You were born at three in the morning.
The time was your own.
There followed a lifetime
of putting time into clocks.
Don’t know if you ever
lay naked in moonlight,
the hours outside the door.
You died at eleven,
the clock unimportant.
Took your own time.

‘The tide has left’
The tide has left
cockleshells, pearls of light, a single shoe.
Your daughters will look through your things.
Your daughters will see through your things.
Choose charity, cherish or chuck.
There is no one on my shore.
For now, it is too far.
There are others on their shores
whose seas have disappeared.
They wait for tidal waves.
The tide returns
the sand not the footprints.
There is no one on the shore.

‘Feet on the Sofa’
Went past the house today. Curtains closed. ‘For Sale’ sign outside.
Death didn’t think I could see him. Feet on the sofa. Watching reality tv.
Didn’t call the police. He’ll be bored soon.
There will be new paint.

the first plunge
the last sail

‘ Little Bo Peep’

…’leave them alone
and they will come home’…..

……except they wouldn’t have,
except you didn’t,
and so they did…..
and they are here now.

You were always the sheepdog,
herding the past.
Birthdays, Xmas.

Just to let you know,
we all said ‘keep in touch’.
Probably the next funeral,
when we count what is left of the flock.
Sleep now.

‘Company Policy’
I refer to the procedures on grades of grief.

I am sorry/very sorry that your husband/wife ( amendment to add ‘partner’awaiting approval), child/parent/sibling/other (please delete as appropriate) has died.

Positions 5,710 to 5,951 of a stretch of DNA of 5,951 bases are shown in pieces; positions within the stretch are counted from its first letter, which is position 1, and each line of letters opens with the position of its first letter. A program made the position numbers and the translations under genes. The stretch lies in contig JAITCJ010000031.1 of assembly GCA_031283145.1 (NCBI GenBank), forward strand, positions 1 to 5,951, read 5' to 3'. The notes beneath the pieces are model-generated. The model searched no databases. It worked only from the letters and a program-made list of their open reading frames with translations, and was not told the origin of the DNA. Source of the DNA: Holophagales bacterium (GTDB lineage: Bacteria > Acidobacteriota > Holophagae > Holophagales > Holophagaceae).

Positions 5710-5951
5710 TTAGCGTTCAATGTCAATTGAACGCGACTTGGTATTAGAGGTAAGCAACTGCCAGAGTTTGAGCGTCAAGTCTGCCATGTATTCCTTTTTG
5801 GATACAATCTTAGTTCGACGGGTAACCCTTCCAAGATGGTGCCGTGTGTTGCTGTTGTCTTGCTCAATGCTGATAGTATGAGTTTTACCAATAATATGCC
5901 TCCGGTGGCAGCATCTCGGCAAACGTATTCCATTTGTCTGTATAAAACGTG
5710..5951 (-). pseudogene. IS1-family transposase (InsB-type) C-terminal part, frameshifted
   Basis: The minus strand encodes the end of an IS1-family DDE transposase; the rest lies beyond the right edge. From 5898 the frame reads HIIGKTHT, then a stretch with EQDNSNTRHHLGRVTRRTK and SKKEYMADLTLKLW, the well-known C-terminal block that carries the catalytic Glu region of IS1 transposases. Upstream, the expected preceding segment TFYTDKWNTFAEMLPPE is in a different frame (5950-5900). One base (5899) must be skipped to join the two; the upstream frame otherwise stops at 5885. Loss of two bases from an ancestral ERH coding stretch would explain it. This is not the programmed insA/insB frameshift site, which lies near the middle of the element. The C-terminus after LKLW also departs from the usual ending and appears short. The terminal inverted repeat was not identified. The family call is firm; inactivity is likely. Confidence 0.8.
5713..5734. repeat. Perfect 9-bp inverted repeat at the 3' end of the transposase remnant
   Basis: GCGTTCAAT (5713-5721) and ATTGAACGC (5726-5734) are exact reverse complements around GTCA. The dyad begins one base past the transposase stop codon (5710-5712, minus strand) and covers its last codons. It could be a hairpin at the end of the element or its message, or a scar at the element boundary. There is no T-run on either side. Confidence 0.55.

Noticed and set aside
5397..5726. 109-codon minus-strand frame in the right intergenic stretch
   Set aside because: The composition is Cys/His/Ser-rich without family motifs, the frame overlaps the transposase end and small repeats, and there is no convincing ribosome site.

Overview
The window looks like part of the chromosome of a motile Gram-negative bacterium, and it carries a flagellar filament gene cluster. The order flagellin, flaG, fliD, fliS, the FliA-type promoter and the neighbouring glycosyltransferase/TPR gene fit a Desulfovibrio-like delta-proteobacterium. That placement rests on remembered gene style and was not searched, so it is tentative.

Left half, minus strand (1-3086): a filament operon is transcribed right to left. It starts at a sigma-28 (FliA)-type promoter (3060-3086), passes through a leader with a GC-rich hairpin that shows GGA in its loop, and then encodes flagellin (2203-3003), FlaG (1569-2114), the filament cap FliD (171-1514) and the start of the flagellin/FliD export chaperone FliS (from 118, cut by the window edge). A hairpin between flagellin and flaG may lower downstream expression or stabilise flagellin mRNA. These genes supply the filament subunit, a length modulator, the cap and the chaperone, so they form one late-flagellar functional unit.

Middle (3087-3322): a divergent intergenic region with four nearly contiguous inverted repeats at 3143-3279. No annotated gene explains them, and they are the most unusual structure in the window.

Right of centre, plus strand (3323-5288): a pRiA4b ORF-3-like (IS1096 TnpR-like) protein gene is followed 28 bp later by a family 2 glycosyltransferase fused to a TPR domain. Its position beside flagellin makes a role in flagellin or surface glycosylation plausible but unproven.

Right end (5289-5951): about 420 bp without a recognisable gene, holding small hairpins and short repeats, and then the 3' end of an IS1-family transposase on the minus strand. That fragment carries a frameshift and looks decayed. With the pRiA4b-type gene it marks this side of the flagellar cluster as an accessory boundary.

I am glad/sorry to say that you will/will not be allowed paid/unpaid compassionate leave. As you know in all circumstances you may apply for a free/discounted company condolence card ( with free first/second/no stamp depending on closeness) which will be left blank for the message of your choice.

Expressions of pleasure/displeasure/grief/relief about being /not being allowed to attend should be kept private and seemly.

‘Some of those’
Some of those
who will carry the coffin
take their cue from flamingoes.
Others, from giraffes.
They synchronize shuffles
to a same solemn gawky
of head bowed erect
and back erect bowed
so that poised and as poised
as can be begin.
Later, they will hitch up their trousers.
Carry on.

‘Wry 1 and 2’
Wry 1.
‘And please remember to switch off your phones.’
No signal.
Wry 2.
European Community. Face book debate.
About the right to be forgotten.
Would you agree inevitable?

‘Rembering Requiems’
The duty vicar discreetly signals
and with a whirr and a glide the coffin is gone.
Outside, another
death waits its turn.
We all depart differently.
I’m just a make weight who knew him at work.

The business of death is a job between sales.

I remember the requiems.
Swinging the incense.
The sweet tick of goodbye
and behind me black lines and red eyes.
Then up to the graveyard in the priest’s old saloon
for a rainswept last mumble and wave.
Then the grown up sons with Brylcreemed hair
and nicotine fingers would press me a pound.

At seven the duty of death was a perk.

I remember your requiem at all sorts of times;
when a train has just gone,
a particular sky.

Sometimes I retreat from death like Dunkirk.

‘And after, tea and biscuits in the Parish Hall’

I’d never have recognised you
though you haven’t changed a bit
you’re looking well
I look old too
well, keep in touch
that is, keep away